Magnificent male Jaguar. It was early in the morning as our boat cruised slowly along the river in Brazil’s Northern Pantanal when we saw this magnificent male jaguar swimming amongst the water hyacinths. It appeared in open water for a short time and we could see that he was being plagued by flies and mosquitoes, just as were we. After climbing onto the river bank and disappearing, it suddenly emerged on to the trunk of a fallen tree. It reviewed the scene regally before shaking water from its body. After glancing around it leapt further up onto the river bank and then disappeared amongst the vegetation. A brief but spell binding encounter with this impressive big cat; the third largest cat on the planet after the lion and tiger.
In the Northern Pantanal, male Jaguars have an average weight of 95kg and stand 0.75m at the shoulder. The structure of the jaw (muscles and teeth) give the jaguar a greater bite force than any other cat. They can kill any reptile (one of their favourite prey species in the Yacare Caiman) with a single bite to the right point on the brain cavity. Jaguars will take a wide range of prey species but the preferred species appear to be peccaries, capybaras, and caiman. One of the issues for the jaguar is that they frequently take cattle which makes them a target for farmers.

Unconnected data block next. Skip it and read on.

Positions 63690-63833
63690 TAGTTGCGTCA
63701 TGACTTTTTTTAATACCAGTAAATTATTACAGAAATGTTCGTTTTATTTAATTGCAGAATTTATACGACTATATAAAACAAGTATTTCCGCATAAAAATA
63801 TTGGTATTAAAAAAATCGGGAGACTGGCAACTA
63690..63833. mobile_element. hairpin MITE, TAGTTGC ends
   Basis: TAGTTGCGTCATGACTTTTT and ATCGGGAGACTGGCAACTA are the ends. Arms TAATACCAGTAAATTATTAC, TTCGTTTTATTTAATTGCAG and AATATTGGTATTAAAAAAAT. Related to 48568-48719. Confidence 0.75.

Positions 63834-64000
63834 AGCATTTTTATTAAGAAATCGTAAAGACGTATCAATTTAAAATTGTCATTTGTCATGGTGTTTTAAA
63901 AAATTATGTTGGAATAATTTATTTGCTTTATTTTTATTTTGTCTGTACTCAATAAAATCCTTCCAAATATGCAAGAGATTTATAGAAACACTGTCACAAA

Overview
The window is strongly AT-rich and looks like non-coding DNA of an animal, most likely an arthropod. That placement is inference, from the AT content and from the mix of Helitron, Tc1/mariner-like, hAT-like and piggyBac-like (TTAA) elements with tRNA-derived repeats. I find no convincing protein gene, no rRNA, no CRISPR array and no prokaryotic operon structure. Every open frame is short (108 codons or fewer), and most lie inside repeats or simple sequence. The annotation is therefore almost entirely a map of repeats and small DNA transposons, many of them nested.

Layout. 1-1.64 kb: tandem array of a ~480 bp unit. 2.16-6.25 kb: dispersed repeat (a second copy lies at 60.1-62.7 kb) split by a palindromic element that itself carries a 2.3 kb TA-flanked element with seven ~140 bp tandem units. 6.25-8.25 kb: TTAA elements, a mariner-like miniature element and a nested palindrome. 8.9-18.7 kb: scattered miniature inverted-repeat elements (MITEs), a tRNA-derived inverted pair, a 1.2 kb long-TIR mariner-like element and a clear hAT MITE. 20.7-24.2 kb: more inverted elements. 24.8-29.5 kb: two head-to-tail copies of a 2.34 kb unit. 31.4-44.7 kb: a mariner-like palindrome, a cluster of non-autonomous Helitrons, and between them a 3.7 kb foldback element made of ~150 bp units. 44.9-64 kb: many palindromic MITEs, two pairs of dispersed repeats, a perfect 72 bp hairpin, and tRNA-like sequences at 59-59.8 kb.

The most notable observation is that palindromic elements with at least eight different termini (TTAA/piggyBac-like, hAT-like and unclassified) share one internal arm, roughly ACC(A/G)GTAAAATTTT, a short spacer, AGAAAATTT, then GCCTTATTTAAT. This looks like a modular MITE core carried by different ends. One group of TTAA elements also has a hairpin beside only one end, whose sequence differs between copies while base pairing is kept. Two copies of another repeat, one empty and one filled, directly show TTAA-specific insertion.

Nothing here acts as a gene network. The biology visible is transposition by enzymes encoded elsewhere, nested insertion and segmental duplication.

The Panatanal is the world’s largest tropical wet land and flooded grasslands/ Whilst mostly located in the Brazilian state of Mato Grosso do Sul, it also extends into Mato Grosso and parts of Paraguay and Bolivia. It covers an area of up to 195,00 square kilometres (75,000 square miles) and some 80%of the floodplains are submerged during the rainy season. It is a remarkable place.